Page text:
"The hardest thing," Cambiaso says, "is to keep winning." On that note, he rises from his chair, all trace of a slouch gone, looking every bit the Apache as he walks to the tack room to prepare for the game.
Outback Polo Club can be reached at 813-282-1225; www.outbackpolo.com.
A polo game comprises two teams of four. Players try to score by hitting a three-inch ball through two goalposts with their mallets while galloping down the 300-yard field.
Ten-goal Player Polo handicaps range from -2 to 10 (best), based not on average goals scored per game but, rather, on a player's ability relative to all other players. Since 1894, only 43 players have been rated a ten by USPA. A "high-goal" team has four players whose handicaps add up to 20 or higher.
Chukker The game is divided into six chukkers, each lasting seven minutes, with three-minute breaks in between.
Pony American polo ponies tend to be exceptionally fast, agile Thoroughbreds, sometimes crossed with quarter horses. The speed of play in a high-goal game is so intense that players change ponies every chukker.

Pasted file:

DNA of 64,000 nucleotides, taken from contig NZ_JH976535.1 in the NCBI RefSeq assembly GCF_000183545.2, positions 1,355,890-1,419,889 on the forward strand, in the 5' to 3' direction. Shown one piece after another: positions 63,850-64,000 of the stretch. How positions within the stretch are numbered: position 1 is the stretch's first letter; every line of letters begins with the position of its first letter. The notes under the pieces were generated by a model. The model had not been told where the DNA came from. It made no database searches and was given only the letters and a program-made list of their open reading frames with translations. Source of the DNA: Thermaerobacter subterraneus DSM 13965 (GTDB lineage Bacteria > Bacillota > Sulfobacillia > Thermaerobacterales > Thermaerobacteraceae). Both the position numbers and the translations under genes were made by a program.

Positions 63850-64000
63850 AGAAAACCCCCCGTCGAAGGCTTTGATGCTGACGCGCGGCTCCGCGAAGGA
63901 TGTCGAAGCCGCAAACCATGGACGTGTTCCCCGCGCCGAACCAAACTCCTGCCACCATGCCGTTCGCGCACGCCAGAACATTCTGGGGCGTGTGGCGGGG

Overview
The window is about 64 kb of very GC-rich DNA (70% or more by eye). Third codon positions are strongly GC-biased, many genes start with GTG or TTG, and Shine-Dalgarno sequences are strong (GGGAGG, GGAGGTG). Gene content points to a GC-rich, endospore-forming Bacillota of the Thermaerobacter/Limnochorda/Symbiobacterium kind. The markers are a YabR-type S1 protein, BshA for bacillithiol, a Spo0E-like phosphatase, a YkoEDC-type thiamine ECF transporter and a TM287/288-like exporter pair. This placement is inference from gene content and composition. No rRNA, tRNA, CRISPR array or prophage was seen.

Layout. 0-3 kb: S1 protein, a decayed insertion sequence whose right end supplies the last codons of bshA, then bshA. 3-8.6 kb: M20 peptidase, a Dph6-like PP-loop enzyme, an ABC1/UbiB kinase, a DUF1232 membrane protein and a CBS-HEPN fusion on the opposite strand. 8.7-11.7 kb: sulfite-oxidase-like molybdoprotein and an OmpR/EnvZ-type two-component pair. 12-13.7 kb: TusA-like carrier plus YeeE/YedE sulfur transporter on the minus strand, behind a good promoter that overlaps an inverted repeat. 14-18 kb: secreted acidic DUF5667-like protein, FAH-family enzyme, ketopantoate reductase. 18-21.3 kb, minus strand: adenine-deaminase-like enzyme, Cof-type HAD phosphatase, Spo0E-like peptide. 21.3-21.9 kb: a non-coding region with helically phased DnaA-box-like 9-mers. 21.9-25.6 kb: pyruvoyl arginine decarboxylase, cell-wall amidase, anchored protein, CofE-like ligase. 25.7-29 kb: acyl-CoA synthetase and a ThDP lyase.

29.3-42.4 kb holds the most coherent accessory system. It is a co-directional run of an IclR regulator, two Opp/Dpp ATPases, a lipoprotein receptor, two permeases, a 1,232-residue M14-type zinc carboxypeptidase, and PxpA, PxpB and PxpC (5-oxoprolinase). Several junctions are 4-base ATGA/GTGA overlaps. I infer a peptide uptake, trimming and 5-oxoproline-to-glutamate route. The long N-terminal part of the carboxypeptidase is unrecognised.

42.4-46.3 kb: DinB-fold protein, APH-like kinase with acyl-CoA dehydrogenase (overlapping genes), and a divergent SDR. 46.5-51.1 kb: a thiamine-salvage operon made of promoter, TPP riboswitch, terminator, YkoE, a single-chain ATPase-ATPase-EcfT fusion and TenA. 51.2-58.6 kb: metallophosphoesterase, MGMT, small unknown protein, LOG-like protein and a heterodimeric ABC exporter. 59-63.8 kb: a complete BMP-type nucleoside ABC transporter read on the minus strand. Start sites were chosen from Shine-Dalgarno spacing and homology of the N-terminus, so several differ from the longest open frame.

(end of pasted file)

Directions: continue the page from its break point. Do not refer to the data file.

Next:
Patron Fielding a high-goal polo team is an expensive hobby. An ambitious patron might stock his stables with 40 or 50 prize horses, and spend $250,000 to $1 million on a single tournament. The sultan of Brunei has hundreds of ponies in air-conditioned barns.
Where to Watch
Some of the best polo in the world is played on the East Coast each July and August. Matches are on Saturday afternoons, usually around 1 p.m. Call for exact times:
Greenwich Polo Club Conyers Farm, Hurlingham Drive, Greenwich, CT; 203-863-1213; www.greenwichpolo.com.
Bridgehampton Polo Club The highlight of the season is the Mercedes-Benz Polo Challenge in mid-August. Hayground Road, Bridgehampton, NY; 631-537-8450. www.bhpolo.com.
Saratoga Polo Club Whitney Fields, at the corner of Bloomfield and Denton Roads, Saratoga Springs, NY; 518-584-8108; www.saratogapolo.com.
Regan Hofmann wrote about the new Hermès hunter/jumper saddle in Departures' March/April issue.